Haptic feedback is essential in bringing player’s hands into VR worlds. Without it, our virtual fingers are little more than ghosts floating through items and surfaces. Touch technology company Immersion wants to bring that work to the next level.
The company is today announcing TouchSense Force, a combination of development software and hardware that it hopes will enhance haptic feedback in both existing game controllers and new devices to make for better VR experiences and other content. Already supported devices include Nintendo’s JoyCons for the Switch — which we previously speculated might make good controllers for VR — and Oculus’ own position-tracked VR controllers, Oculus Touch.
On the software side, Force features an Unreal Engine plug-in that includes a Visual Editor that allows developers to pinpoint the feedback controllers will give. There’s also an API to allow developers to do the same with their own custom engines. Essentially, the company is giving the developers of Oculus Touch games the tools to create more accurate haptic feedback that reflects specific situations, though we haven’t tested the kit out for ourselves.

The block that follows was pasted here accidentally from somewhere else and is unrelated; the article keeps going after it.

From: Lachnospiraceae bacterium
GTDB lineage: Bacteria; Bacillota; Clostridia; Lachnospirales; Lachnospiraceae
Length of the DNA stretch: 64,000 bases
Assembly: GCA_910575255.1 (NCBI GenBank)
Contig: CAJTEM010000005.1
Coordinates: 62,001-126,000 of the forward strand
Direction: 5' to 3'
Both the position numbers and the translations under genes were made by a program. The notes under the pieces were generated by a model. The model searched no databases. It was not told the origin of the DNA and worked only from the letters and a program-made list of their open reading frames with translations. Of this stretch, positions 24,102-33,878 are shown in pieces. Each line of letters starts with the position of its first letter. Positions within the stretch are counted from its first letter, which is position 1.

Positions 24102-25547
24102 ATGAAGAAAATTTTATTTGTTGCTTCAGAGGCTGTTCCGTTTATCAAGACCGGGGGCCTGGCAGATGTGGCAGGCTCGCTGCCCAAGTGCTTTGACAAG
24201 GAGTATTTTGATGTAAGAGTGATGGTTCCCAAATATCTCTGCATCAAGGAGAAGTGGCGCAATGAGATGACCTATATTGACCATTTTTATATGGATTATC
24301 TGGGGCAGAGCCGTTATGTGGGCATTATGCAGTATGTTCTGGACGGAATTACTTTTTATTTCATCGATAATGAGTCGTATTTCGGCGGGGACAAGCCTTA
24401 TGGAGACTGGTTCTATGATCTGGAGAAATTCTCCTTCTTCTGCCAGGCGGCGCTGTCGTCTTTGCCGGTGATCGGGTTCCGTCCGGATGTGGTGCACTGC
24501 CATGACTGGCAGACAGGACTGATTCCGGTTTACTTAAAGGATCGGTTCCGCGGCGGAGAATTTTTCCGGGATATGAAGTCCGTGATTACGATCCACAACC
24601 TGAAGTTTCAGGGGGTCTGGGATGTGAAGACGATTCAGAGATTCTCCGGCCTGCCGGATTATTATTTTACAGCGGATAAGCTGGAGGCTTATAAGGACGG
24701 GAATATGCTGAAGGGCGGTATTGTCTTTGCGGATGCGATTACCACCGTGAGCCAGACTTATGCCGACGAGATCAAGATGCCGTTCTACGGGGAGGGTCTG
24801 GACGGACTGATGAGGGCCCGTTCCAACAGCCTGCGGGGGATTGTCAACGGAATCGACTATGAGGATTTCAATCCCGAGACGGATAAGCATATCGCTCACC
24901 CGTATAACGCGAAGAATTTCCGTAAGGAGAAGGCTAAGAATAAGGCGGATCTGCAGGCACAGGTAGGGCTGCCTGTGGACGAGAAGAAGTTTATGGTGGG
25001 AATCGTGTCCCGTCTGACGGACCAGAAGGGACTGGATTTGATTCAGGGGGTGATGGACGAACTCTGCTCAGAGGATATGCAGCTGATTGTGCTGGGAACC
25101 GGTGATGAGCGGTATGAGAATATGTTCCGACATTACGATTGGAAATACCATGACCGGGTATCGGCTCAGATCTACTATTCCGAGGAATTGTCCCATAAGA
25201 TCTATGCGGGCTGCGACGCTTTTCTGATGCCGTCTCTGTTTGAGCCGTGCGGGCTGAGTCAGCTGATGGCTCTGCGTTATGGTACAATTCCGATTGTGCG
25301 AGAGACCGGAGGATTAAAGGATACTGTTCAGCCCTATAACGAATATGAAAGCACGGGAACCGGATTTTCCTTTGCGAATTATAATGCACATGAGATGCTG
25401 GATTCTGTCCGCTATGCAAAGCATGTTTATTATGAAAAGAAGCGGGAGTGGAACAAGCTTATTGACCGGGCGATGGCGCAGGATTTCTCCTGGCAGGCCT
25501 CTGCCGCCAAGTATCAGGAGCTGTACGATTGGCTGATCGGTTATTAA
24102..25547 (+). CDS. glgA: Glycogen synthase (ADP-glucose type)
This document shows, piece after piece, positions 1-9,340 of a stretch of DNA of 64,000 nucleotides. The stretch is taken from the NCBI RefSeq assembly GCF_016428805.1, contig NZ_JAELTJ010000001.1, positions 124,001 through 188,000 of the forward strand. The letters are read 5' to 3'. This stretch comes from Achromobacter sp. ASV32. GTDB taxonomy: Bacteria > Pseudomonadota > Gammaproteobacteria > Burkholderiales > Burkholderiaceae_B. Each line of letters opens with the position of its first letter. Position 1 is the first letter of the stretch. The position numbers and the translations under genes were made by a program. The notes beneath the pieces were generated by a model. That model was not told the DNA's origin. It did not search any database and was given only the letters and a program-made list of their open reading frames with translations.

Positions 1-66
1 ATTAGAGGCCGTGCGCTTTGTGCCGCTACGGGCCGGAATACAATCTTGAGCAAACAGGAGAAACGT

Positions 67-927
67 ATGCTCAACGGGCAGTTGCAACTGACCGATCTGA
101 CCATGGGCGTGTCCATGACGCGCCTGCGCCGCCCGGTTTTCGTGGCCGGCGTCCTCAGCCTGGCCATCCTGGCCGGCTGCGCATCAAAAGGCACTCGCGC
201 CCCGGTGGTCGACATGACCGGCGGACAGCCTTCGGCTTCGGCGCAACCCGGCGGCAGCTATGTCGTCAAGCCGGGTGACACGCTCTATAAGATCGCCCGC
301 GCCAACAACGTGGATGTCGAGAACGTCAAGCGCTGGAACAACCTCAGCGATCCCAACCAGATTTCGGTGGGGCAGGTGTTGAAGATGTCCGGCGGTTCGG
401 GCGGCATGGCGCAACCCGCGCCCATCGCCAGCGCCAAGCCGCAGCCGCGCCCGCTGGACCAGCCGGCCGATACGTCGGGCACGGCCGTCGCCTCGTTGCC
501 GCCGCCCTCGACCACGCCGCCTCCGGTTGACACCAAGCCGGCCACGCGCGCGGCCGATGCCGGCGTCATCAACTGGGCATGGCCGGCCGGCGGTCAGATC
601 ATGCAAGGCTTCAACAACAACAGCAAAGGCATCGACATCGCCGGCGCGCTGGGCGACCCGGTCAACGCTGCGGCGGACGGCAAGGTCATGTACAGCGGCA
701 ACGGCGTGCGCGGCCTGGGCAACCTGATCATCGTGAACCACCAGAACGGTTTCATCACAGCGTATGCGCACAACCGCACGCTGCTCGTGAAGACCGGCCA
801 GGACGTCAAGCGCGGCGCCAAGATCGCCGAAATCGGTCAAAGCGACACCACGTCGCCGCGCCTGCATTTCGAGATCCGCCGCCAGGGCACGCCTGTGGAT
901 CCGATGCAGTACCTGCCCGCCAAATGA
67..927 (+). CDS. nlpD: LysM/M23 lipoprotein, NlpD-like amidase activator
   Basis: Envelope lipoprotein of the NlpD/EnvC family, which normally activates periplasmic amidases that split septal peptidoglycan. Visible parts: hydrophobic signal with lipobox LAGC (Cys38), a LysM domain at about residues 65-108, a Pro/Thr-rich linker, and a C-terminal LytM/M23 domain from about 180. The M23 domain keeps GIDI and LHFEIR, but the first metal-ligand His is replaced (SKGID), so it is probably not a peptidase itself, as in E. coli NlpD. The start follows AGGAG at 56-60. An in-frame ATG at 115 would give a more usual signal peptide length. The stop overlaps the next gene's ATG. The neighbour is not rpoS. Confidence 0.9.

On the hardware front, Immersion is offering a reference design that will allow OEMs to integrate Force into their own devices, with features like kinesthetic triggers that can replicate push and pull triggers, perhaps granting more realistic sensations of grabbing objects in VR. Perhaps we could see future SteamVR controllers or other VR devices implement the tech.
The company will be showing its tech at GDC next week. Anyone interested can request early access through an official site.
Immersion’s work is still very much confined to the controller, of course, and can only deliver so much resistance. Technology that stops us putting our hands and heads through virtual surfaces, or allows us to have far more realistic sword battles is still some ways off, but we’ll welcome any enhancements to existing systems in the meantime.